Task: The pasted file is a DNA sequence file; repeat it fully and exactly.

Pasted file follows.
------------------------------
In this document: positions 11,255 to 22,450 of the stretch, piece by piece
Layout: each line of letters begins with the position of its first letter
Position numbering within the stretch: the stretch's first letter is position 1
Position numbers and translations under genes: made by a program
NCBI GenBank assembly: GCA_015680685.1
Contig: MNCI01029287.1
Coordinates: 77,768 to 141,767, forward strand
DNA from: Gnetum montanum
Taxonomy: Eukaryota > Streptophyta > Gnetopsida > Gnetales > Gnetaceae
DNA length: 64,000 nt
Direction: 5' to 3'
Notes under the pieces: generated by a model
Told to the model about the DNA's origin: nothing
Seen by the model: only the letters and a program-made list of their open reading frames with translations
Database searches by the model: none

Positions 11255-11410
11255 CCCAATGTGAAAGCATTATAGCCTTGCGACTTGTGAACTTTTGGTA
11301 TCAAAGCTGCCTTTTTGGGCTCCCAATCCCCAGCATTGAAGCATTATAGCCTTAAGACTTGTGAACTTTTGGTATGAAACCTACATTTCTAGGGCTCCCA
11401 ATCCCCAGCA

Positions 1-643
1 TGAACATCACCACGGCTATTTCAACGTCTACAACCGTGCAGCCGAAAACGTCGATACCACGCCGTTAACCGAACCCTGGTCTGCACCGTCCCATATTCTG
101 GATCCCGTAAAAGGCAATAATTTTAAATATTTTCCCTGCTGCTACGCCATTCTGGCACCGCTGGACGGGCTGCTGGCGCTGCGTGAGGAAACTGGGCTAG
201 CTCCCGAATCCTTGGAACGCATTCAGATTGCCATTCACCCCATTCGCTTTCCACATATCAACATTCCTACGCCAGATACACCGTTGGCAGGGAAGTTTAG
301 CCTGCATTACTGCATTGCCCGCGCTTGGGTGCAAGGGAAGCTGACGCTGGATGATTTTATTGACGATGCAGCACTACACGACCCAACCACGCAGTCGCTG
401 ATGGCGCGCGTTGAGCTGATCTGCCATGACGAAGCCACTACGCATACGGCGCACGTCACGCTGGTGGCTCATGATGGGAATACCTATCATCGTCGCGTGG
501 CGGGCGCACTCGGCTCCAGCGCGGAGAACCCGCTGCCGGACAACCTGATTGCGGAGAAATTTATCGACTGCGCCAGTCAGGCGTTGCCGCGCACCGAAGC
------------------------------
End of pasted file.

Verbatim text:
In this document: positions 11,255 to 22,450 of the stretch, piece by piece
Layout: each line of letters begins with the position of its first letter
Position numbering within the stretch: the stretch's first letter is position 1
Position numbers and translations under genes: made by a program
NCBI GenBank assembly: GCA_015680685.1
Contig: MNCI01029287.1
Coordinates: 77,768 to 141,767, forward strand
DNA from: Gnetum montanum
Taxonomy: Eukaryota > Streptophyta > Gnetopsida > Gnetales > Gnetaceae
DNA length: 64,000 nt
Direction: 5' to 3'
Notes under the pieces: generated by a model
Told to the model about the DNA's origin: nothing
Seen by the model: only the letters and a program-made list of their open reading frames with translations
Database searches by the model: none

Positions 11255-11410
11255 CCCAATGTGAAAGCATTATAGCCTTGCGACTTGTGAACTTTTGGTA
11301 TCAAAGCTGCCTTTTTGGGCTCCCAATCCCCAGCATTGAAGCATTATAGCCTTAAGACTTGTGAACTTTTGGTATGAAACCTACATTTCTAGGGCTCCCA
11401 ATCCCCAGCA

Positions 1-643
1 TGAACATCACCACGGCTATTTCAACGTCTACAACCGTGCAGCCGAAAACGTCGATACCACGCCGTTAACCGAACCCTGGTCTGCACCGTCCCATATTCTG
101 GATCCCGTAAAAGGCAATAATTTTAAATATTTTCCCTGCTGCTACGCCATTCTGGCACCGCTGGACGGGCTGCTGGCGCTGCGTGAGGAAACTGGGCTAG
201 CTCCCGAATCCTTGGAACGCATTCAGATTGCCATTCACCCCATTCGCTTTCCACATATCAACATTCCTACGCCAGATACACCGTTGGCAGGGAAGTTTAG
301 CCTGCATTACTGCATTGCCCGCGCTTGGGTGCAAGGGAAGCTGACGCTGGATGATTTTATTGACGATGCAGCACTACACGACCCAACCACGCAGTCGCTG
401 ATGGCGCGCGTTGAGCTGATCTGCCATGACGAAGCCACTACGCATACGGCGCACGTCACGCTGGTGGCTCATGATGGGAATACCTATCATCGTCGCGTGG
501 CGGGCGCACTCGGCTCCAGCGCGGAGAACCCGCTGCCGGACAACCTGATTGCGGAGAAATTTATCGACTGCGCCAGTCAGGCGTTGCCGCGCACCGAAGC